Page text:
If you’ve ever had sticker shock when your pet needed a prescription, you’re not alone. Rising costs for pharmaceuticals across the board, for both humans and animals, have left many of us wondering, “Why does medication cost so much?”
Here are four reasons…and four things you can do about it.
- Veterinary prescription medications are still subject to the same FDA requirements to get a drug to market. The research and development stages of making a new drug can take decades and cost millions of dollars. Drug companies must make a profit on their product to make the investment worthwhile. Following the approval of a medication, a lengthy patent ensures that no other pharmaceutical company can produce this drug. This is considered a “name brand” drug and name brand drugs still protected by a patent will always be pricey, as the company recoups their investment. This is seen as a necessary evil because companies would not spend the millions and billions of dollars needed to bring new drugs to market and human and pet health would suffer as a result.
- Pharmaceutical prices are subject to the laws of supply and demand. If there is a large demand for a medication, pharmaceutical companies have been known to raise the price of that drug. Here’s another example: one company that made a common eye ointment was bought by another, larger company, making the larger company the only source of this eye ointment. Guess what? The price for the eye ointment tripled overnight.
- Your pet doesn’t have prescription insurance. Many people don’t realize the true retail cost of medication because health insurance plans keep those costs down. Your pet doesn’t have insurance in the sense that humans do. It can be disheartening to find out that a prescription that might cost four dollars for you is ten times expensive or more for your pet.
- As the technology improves, so do the costs. We now have drugs that treat previously untreatable conditions, like chronic atopy, demodectic mange and others. Our pets are living longer, healthier lives, but that treatment comes with a cost.
So what can you do to keep your costs down for your pet’s prescriptions?
- Invest in preventive care. Your dog or cat should be seen at least once a year for an exam. At BSAH, we recommend twice yearly visits. At the first, we vaccinate your pet and perform diagnostic testing for heartworm disease and tickborne disease, as well as submit a stool sample to screen for intestinal parasites. At this visit, the veterinarian will discuss your pet’s weight and general health and make recommendations for diet. At the semiannual exam, we discuss dental care and address any oral problems and need for dentistry, as well as submit blood specimens to test for organ function. Vaccinating your pet against disease, feeding a good quality diet, keeping his weight in the healthy range and giving him preventive medications for parasites and the diseases they spread is the easiest way to avoid costly medication bills in the future. Of course, many animals suffer from genetic disease or develop health issues related to aging, but early intervention is key when it comes to keeping your pet healthy while avoiding expensive treatments.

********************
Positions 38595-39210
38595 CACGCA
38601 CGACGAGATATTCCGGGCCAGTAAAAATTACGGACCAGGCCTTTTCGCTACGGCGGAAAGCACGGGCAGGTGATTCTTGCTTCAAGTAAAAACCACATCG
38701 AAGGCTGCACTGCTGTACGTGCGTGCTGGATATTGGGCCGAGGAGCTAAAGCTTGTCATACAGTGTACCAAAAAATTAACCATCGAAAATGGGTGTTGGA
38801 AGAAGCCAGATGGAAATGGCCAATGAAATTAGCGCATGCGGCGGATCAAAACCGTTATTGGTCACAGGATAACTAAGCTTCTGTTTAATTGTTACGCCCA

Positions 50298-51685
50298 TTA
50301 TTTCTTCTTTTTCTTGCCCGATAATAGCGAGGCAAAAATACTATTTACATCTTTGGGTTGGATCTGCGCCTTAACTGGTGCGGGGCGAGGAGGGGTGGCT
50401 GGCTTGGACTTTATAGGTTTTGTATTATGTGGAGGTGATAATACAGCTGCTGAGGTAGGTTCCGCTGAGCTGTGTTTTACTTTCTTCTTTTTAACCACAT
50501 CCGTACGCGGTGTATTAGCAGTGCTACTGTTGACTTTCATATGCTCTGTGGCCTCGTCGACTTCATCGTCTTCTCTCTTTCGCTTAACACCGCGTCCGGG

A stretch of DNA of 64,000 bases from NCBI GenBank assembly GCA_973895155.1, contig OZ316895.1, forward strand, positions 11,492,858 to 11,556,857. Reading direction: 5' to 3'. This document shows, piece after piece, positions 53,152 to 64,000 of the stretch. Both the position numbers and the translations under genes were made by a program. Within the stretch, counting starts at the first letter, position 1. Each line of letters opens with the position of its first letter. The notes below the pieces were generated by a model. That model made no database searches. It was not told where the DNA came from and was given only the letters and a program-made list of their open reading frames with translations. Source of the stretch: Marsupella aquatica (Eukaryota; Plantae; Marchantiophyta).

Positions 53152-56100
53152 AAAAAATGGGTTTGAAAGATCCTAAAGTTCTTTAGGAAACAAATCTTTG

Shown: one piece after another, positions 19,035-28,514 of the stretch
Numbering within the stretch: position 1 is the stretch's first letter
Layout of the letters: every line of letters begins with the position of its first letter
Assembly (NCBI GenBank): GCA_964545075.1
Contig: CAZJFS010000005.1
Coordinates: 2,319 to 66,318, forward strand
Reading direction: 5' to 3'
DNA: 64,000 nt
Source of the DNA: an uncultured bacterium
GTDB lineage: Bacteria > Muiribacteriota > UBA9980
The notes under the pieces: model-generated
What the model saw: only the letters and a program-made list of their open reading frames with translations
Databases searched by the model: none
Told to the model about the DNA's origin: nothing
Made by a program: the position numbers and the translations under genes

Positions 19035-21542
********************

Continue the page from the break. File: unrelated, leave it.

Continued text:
- Ask about alternatives. Our vets will usually prescribe the best medication to treat your pet’s condition, but there might be a lower cost alternative. We carry generics whenever they are available, but some of the items in our pharmacy are still under patent and only available as a name brand.
- Ask about rebates. From time to time, drug manufacturers will offer rebates on their product, including things like tick prevention and injectable antibiotics. Many of these rebates can be submitted through your phone and you’ll see your money back faster than a mail-in rebate. If you need help submitting your rebate, please ask! Our receptionists are well versed in all the rebates available, the terms required and how to submit.
- If you’re filling a written prescription for a drug used on the human side at a regular pharmacy, shop around. Prices can vary drastically between chains.
And as always, if you’re working with a budget for your pet’s care, please let us know!
photo credit: Pixabay Creative Commons CC0